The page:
Top 5 Things to Teach IT Students: The Rest We Teach to Everyone

August 27, 2010 at 11:46 am 4 comments

This Computerworld piece is interesting, first, for predicting what we should be teaching our students so that they have the right IT skills in 10 years.  But I’m more interested in the second sentence, “Employees throughout the organization will understand how to use technology to do their jobs.”  Really?  We’re not doing such a great job at that today.  I think that Computerworld is laying out an interesting and important goal. But we have to change the way that we’re teaching all the non-IT experts if we’re going to achieve that goal.

In the year 2020, technical expertise will no longer be the sole province of the IT department. Employees throughout the organization will understand how to use technology to do their jobs.

Yet futurists and IT experts say that the most sought-after IT-related skills will be those that involve the ability to mine overwhelming amounts of data, protect systems from security threats, manage the risks of growing complexity in new systems, and communicate how technology can increase productivity.

via 5 Indispensable IT Skills of the Future – Computerworld.

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4 Comments Add your own

  • 1. Alan Kay  |  August 27, 2010 at 11:59 am

    Hi Mark,

    The article could be right in identifying “what employers will want”, but seems disastrously wrong on all counts for what IT (including computing) actually *needs* in the future.

    Cheers,

    Alan

    Reply
  • 2. Lisa Kaczmarczyk  |  August 28, 2010 at 10:51 pm

    There is another aspect to this article and that has to do with the conflation of “technology” and “IT” and the unmentioned but lurking under the hood “computing”. We have an educational opportunity (I’d actually like to say “need” ) to figure out how to inform the non computing-studies public that “technology” and “computing” and “IT” are non synonyms. This point was driven painfully home to me in a previous job where I worked with many people who believed that all three words were not only the same thing, but that b/c I was a “technology” person, it meant that I could fix, or be in charge of, virtually anything that had “technology” in it. If you have read an Inroads column I wrote a year or so ago, I spoke a bit about this. The day to day reality was that I was asked to deal with overhead projectors, electronic door locks, and a whole host of other things – if it was a machine or had chips in it, it seemed that it was often “mine” to deal with. Not to mention the more predictable requests to help with random computer problems (h/w, s/w) of all sorts. People had a very hard time understanding (didn’t in fact) that as a computer scientist, I did not automatically know how to “deal with” all of these things personally. What I see in this article is a shadow of that issue – the words technology and IT are used interchangeably, and as I mentioned, the unspoken word “computing” is there as well. We’ve got a problem.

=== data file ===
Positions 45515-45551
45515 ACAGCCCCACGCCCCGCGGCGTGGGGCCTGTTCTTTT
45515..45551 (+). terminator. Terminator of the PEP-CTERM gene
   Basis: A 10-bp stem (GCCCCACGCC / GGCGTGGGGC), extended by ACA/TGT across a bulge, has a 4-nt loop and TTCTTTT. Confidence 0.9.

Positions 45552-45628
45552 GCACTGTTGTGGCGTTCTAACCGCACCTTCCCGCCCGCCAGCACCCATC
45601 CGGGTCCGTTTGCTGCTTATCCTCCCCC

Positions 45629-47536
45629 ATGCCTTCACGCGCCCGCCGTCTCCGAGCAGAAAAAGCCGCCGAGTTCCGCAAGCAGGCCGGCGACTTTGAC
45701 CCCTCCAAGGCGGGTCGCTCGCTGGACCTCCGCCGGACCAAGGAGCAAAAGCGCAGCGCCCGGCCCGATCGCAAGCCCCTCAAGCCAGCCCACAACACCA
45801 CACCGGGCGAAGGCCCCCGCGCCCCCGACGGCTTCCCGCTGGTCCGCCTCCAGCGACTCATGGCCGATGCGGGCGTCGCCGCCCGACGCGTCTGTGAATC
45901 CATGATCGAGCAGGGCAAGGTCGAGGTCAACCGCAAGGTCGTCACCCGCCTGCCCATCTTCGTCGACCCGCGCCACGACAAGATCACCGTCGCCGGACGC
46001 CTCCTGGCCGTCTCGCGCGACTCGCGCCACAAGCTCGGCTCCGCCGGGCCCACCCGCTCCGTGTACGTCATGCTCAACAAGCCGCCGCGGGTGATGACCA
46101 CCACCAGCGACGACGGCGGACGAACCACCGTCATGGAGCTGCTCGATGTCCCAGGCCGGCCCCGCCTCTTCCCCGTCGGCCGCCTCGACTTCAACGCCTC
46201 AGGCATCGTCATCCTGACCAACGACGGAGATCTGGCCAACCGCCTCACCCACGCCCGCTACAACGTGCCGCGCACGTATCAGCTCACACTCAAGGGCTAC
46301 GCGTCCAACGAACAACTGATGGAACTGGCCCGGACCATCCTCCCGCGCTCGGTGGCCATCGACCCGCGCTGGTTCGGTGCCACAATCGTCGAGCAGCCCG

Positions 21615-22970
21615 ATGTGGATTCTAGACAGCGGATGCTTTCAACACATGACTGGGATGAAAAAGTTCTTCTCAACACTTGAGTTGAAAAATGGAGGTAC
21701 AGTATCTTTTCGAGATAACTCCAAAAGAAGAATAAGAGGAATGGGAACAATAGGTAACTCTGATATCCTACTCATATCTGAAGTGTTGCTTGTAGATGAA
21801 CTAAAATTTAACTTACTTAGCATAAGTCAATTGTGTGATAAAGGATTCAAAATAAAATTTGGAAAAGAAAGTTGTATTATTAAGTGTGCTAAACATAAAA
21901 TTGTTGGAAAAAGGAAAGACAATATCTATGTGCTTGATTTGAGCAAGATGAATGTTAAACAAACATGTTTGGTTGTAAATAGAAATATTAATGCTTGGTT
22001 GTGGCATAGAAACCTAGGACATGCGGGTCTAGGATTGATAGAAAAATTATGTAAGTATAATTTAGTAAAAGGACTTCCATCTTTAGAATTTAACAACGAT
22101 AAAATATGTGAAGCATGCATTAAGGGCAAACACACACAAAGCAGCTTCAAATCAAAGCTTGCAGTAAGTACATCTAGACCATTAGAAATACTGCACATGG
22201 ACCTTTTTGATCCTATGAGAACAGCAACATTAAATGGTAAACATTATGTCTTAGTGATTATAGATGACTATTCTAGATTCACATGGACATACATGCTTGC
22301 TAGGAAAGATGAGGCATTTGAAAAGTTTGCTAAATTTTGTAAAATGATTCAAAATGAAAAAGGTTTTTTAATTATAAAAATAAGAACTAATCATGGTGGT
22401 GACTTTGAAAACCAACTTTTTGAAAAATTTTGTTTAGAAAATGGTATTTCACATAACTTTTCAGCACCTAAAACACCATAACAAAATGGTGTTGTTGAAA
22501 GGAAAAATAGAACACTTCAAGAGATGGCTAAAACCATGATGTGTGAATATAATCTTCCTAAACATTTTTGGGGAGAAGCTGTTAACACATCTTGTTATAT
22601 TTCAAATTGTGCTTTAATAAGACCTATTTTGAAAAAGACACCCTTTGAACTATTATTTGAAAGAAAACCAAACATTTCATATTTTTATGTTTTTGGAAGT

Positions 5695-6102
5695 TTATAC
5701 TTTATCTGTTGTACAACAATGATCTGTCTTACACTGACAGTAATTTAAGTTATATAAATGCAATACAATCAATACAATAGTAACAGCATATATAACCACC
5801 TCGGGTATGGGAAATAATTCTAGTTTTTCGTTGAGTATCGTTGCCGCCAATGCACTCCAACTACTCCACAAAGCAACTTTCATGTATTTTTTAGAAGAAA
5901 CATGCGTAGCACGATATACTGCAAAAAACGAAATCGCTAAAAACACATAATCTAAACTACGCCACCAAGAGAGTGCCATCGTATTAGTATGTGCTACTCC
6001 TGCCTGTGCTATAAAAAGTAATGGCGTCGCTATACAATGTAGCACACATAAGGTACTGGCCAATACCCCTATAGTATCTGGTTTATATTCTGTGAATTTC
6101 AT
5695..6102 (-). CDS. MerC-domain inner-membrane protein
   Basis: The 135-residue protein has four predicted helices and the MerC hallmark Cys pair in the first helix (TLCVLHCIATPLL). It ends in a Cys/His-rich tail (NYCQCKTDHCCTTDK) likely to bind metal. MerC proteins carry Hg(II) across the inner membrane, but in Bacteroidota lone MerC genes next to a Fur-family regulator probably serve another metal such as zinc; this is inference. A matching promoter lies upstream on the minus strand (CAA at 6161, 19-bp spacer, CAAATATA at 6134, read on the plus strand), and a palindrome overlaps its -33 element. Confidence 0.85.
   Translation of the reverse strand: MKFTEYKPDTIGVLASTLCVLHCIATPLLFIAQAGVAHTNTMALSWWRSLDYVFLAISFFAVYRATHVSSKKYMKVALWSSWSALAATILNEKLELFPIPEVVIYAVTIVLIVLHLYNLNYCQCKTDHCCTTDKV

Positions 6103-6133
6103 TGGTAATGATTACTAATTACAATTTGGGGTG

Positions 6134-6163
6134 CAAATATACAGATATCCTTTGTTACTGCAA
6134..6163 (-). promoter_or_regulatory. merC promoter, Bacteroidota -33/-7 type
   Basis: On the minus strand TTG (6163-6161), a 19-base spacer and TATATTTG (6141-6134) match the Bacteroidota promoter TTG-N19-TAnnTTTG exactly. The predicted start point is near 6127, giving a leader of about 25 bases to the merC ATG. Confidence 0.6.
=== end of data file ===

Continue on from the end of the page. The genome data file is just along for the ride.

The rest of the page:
Reply
    • 3. Mark Miller  |  August 30, 2010 at 8:01 pm

      I’ve heard of this. I was hoping it was not widespread. Last year someone in a high school’s IT department wrote in July to a blogger I know, basically asking, “I’ve been tasked with teaching a Java course in the fall. Do you have any advice on what resources I should use to learn the language?” I think he mentioned such books as “Learn Java in 21 Days” and such. He may have mentioned that he had never programmed before, or that he had dinked around with programming a little before this. My memory is fuzzy. In any case I was horrified! I expressed this in the comments, and I got responses from others who were working in high schools, and who said it’s common for IT people to be brought into roles like this, for the same reason you talk about. People think, “You know computers. You can do this.” When I was in secondary school as a student I don’t recall it being like this. There were IT people, but there was a clear separation between them and teachers who taught programming, and the programming teachers knew what they were talking about. Since computers in the classroom were so new then (computer labs and computer classes were just beginning to be set up in schools at that time) one would assume that school staff and administrators were even more ignorant of what this technology was and what it represented than they are now. Maybe the phrase, “A little knowledge is a dangerous thing,” applies? Maybe since everyone was conscious of their ignorance of this new area they made a point of finding people who were more of an expert than they were about it.

      Reply
  • 4. gasstationwithoutpumps  |  August 30, 2010 at 11:19 pm

    Going back even further to my high school days—in 1970 my high school had an IBM 1130 that was used both for administrative functions (like attendance) and for the computer class. There was no expectation that a keypunch operator would know how to program, though the programming students were expected to do their own keypunching. Our teacher did know some fortran, which he taught us, but we mostly ended up teaching ourselves.

    Reply

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